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Bet on the NFL Magic Johnson officially announced his intention to bring an NFL team back to Los Angeles. The former Lakers great appeared Tuesday night on "Jimmy Kimmel Live!" and said he is formally joining a group that's planning to build a downtown Los Angeles stadium for the purpose of housing an NFL franchise, according to USA Today.

Johnson announced that he has teamed up with Tim Leiweke at AEG and they are going to come together to bring the NFL back to Los Angeles. AEG (Anschutz Entertainment Group) has proposed building an NFL stadium in downtown L.A., but the project is only at the conceptual stage.

No NFL team is set to move to Los Angeles right now. A San Diego Chargers attorney on Wednesday denied that AEG's Philip Anschutz is planning to buy 35 percent of the franchise. The Chargers recently announced that owner Alex Spanos is looking to sell a minority stake to help with estate planning. Spanos, 87, a billionaire developer who lives in Stockton, revealed two years ago that he suffers from dementia.

Lester Bagley, the Minnesota Vikings president of public affairs, also revealed this week that the team has been approached by two guys, one of them AEG -- about relocating to Los Angeles. But Bagley said the team does not plan to move.  Despite being the nation's second-largest televison market, Los Angeles has been without an NFL team since both the Rams and Raiders left following the 1994 season.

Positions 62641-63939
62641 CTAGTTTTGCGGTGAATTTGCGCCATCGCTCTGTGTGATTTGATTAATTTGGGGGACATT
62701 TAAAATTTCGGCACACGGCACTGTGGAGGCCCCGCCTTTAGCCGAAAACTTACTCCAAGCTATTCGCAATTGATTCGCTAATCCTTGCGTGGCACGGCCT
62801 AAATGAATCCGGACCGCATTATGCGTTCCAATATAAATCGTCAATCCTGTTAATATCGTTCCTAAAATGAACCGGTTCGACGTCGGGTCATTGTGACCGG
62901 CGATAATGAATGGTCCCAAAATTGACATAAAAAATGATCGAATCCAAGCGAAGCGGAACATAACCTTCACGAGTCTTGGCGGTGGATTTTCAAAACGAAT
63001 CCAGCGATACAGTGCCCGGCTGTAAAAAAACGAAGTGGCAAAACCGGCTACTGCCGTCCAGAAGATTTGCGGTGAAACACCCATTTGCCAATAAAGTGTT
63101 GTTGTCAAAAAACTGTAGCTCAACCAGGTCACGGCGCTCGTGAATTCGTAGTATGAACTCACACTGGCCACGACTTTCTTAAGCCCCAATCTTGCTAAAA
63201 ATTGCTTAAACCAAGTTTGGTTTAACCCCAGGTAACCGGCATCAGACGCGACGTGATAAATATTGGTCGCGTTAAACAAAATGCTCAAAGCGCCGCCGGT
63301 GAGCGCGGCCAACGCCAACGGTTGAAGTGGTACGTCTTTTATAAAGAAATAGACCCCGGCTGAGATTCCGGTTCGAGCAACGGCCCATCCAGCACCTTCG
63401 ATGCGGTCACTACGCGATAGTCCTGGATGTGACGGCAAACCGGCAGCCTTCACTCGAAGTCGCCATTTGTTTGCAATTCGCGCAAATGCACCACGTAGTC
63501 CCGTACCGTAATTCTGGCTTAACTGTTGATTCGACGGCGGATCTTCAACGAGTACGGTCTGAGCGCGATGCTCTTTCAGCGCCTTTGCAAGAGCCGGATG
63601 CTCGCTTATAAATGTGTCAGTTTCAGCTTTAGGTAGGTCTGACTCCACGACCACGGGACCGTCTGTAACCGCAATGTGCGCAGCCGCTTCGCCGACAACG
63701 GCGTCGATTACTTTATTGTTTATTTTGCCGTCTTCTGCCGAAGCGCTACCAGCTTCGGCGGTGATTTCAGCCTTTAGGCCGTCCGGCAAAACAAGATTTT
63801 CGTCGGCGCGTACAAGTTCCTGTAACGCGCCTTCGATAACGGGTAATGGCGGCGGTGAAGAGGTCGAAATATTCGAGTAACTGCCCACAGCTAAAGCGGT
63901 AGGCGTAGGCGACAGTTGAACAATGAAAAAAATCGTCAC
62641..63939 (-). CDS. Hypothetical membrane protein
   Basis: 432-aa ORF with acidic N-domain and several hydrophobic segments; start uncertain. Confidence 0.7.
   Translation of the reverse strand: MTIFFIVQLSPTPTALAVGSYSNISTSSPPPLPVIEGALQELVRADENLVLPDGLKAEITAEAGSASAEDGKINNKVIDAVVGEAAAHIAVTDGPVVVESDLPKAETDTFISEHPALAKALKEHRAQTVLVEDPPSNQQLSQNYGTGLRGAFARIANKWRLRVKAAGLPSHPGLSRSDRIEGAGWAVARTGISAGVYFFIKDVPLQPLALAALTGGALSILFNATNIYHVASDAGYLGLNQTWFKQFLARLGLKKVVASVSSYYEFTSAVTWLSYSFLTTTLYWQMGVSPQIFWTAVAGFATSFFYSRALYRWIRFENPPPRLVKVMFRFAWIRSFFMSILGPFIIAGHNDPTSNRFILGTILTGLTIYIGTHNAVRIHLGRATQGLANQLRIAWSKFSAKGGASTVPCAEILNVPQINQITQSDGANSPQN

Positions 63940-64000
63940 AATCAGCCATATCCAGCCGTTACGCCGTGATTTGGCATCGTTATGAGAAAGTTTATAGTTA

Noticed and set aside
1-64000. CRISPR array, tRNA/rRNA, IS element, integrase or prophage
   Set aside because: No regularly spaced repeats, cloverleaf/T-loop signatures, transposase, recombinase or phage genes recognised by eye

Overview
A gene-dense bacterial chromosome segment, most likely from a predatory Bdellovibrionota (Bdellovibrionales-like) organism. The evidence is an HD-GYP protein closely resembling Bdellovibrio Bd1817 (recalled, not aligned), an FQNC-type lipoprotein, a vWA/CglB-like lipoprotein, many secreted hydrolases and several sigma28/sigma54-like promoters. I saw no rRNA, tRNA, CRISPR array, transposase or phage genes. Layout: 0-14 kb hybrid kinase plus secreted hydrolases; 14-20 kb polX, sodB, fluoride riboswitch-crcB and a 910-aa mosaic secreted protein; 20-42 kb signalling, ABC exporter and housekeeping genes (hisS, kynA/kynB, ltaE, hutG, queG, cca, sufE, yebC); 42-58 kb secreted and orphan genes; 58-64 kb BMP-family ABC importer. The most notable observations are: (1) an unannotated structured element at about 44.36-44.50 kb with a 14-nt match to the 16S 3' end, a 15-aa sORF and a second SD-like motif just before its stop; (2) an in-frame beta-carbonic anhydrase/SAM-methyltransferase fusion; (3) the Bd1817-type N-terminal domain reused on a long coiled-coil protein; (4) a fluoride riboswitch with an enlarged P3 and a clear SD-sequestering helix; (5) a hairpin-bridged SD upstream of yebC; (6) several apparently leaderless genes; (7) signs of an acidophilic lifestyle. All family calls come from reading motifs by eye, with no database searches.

One of the interested parties is AEG.

They are plotting a privately funded stadium near the Staples Center in Los Angeles, with or without a firm commitment from an NFL betting franchise. AEG is the largest owner of sports teams, stadiums, and entertainment events in the world.

The other is Ed Roski, a Los Angeles real estate billionaire, who has been in talks to bring the NFL back to Los Angeles. Like AEG, Roski believes Los Angeles needs a stadium before it can work to get a team and he's willing to build it largely with his own money.

The Vikings are one of the teams being targeted by Los Angeles, because their lease in the 28-year-old Metrodome ends this year. The Vikings want a new stadium, but no such stadium exists and city and state won't commit to building one.  A recent visit to LA by owner Zygi Wilf fueled further speculation, but he said he made the visit purely for inspiration on a new building in Minnesota. That doesn't sound credible.

Still, it's difficult to imagine the Vikings – a team with strong attendance that's one year removed from an NFC championship appearance – ending their 50-year run in Minnesota. This latest news will put pressure on the stadium construction process by subtly threatening a westward move.



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